But Jordev said Bobsled still advises clients to participate in the Prime Day because of the subsequent sales spike, or “halo effect” that participating sellers see in the weeks following Prime Day. That could be particularly helpful this Prime Day, given that there are just a few weeks after Prime Day is Black Friday and Cyber Monday.

On the flip side, sellers will have to put more consideration into which deals are best suited for Prime Day or Cyber Monday. Mike Grillo, CEO of weighted blanket brand Gravity Products, said that the company typically runs two big sales on Amazon each year. One on Prime Day, and one around the holidays, where Gravity will try to get a Deal of the Day slot.

But, in order to get a Deal of the Day slot, a seller cannot have offered a discount within the last 60 days that’s lower than the proposed deal. That hasn’t normally been an issue for Gravity until now, when Prime Day and Cyber Monday are so close to one another.

“I think we will do a little less aggressive [of a deal] than we previously would [on Prime Day], just knowing that we want to offer our lowest and best for Cyber Monday,” said Grillo.

Another concern among sellers is potentially running out of stock if they see huge sales increases over Prime Day. In a recent survey of 24 Amazon sellers by Jungle Scout, which sells Amazon product research software, 18 of them said they are concerned about running out of stock in the fourth quarter. Earlier this summer, some Amazon sellers reported that they were concerned about potentially running out of inventory, after the company introduced new limits in July for how many units of certain types of products sellers can send to Amazon’s warehouses at one time.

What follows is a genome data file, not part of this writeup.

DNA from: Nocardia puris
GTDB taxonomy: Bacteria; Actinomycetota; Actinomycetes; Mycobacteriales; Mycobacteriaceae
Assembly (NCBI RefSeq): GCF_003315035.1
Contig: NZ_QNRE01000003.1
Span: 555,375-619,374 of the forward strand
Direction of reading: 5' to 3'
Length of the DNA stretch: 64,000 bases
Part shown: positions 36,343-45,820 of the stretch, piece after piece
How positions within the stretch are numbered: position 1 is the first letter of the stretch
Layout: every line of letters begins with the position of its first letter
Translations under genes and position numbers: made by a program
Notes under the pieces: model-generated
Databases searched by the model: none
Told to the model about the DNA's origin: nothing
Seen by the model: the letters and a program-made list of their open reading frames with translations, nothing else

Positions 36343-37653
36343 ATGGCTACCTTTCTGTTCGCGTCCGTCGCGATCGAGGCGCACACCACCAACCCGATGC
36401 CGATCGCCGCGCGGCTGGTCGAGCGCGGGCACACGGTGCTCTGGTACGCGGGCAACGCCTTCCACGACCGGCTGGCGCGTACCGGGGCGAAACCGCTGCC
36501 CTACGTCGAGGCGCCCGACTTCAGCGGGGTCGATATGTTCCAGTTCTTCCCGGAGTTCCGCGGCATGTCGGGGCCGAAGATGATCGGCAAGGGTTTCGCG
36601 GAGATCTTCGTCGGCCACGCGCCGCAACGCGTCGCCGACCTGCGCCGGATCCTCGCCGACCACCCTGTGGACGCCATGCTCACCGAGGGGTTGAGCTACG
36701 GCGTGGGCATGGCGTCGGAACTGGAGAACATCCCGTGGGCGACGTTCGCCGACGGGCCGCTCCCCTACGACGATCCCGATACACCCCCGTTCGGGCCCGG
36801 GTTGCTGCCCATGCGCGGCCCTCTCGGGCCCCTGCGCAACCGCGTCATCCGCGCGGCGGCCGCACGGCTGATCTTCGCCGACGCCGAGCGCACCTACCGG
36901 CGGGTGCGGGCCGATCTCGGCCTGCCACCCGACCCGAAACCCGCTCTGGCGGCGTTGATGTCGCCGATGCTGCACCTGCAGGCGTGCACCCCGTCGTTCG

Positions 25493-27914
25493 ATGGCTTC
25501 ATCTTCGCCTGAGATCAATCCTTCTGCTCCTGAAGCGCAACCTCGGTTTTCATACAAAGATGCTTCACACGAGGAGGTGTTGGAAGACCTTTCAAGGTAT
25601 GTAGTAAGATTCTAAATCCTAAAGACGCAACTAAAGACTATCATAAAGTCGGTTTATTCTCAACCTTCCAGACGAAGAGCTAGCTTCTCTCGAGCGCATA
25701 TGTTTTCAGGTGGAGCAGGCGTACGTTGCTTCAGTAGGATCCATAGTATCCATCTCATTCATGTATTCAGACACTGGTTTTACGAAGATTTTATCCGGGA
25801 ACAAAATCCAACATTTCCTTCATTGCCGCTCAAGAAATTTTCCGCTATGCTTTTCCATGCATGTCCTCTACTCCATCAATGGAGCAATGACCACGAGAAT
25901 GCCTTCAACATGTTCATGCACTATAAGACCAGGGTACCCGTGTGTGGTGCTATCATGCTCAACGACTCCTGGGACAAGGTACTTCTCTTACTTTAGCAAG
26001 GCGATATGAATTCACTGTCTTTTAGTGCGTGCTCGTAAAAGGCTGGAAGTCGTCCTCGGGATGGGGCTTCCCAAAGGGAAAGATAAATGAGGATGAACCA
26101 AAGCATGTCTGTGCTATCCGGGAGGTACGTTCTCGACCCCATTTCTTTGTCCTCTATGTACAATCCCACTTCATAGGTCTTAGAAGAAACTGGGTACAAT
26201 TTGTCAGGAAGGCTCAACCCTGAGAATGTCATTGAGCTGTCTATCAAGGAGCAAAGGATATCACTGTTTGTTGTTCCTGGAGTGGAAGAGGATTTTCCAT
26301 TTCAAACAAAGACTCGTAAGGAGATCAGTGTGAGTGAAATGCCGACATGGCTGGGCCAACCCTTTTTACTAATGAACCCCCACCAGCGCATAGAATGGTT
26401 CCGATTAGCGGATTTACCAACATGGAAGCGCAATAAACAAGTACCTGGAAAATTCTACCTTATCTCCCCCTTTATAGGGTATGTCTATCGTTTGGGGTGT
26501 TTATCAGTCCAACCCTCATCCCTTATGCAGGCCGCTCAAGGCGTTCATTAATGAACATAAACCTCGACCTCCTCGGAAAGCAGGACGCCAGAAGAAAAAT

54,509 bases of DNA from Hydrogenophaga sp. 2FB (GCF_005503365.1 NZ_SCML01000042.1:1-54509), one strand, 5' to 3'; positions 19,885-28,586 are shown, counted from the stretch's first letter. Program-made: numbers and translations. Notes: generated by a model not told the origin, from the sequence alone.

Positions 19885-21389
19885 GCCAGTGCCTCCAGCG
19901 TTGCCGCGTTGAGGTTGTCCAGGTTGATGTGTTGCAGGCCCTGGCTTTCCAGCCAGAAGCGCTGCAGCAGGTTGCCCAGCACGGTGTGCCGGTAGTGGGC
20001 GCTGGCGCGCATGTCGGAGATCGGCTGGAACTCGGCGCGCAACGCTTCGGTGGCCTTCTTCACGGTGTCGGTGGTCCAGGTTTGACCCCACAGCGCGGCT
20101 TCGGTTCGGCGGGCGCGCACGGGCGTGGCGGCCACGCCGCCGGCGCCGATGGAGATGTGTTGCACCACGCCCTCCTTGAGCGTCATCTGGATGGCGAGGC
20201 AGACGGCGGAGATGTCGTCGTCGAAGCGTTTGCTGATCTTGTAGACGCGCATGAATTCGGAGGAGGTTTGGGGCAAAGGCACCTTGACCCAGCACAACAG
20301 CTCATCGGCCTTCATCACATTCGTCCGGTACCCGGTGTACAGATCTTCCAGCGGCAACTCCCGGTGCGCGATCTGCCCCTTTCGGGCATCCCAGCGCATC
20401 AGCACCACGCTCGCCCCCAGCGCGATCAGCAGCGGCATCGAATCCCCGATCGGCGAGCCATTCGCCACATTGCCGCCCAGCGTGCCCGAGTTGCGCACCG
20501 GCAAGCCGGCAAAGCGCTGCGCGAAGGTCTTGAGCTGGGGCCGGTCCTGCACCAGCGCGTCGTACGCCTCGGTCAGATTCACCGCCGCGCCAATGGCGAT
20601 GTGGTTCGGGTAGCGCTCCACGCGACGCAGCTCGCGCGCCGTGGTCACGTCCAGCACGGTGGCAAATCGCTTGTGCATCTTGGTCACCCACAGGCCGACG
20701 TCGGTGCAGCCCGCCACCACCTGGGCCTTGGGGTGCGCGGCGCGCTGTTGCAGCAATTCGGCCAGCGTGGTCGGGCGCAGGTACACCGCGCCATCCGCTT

“Our commitment to our selling partners has never been more steadfast and we are taking steps now to help ensure all sellers using Fulfillment by Amazon have space for their products,” an Amazon spokesperson told Modern Retail when asked for comment on the new limits. What’s more, it’s taken some warehouses longer to stock inventory thanks to social distancing protocols Amazon instituted within its warehouses.

“We’ve been advising sellers to create two listings for their products — one that sells via Fulfillment by Amazon (FBA) and one that sells via Fulfillment by Merchant (FBM),” said Greg Mercer, CEO of Jungle Scout. “This way, sellers can have the maximum amount of inventory in the Amazon warehouse, but in case that sells out, the seller is still able to sell their product by fulfilling and shipping themselves.”

In order to do that, sellers that use Fulfillment by Amazon  also need to have their own outside third-party logistics provider, not something that every seller has a lot of money to spend on. That, combined with having to spend more on advertising for both Prime Day and the holidays, could make for an expensive fourth quarter for Amazon sellers, even if it brings in a lot of sales.

“A lot of advertisers will be aggressive this quarter, to try to make up in the lost sales for previous months of the year,” said Jordey.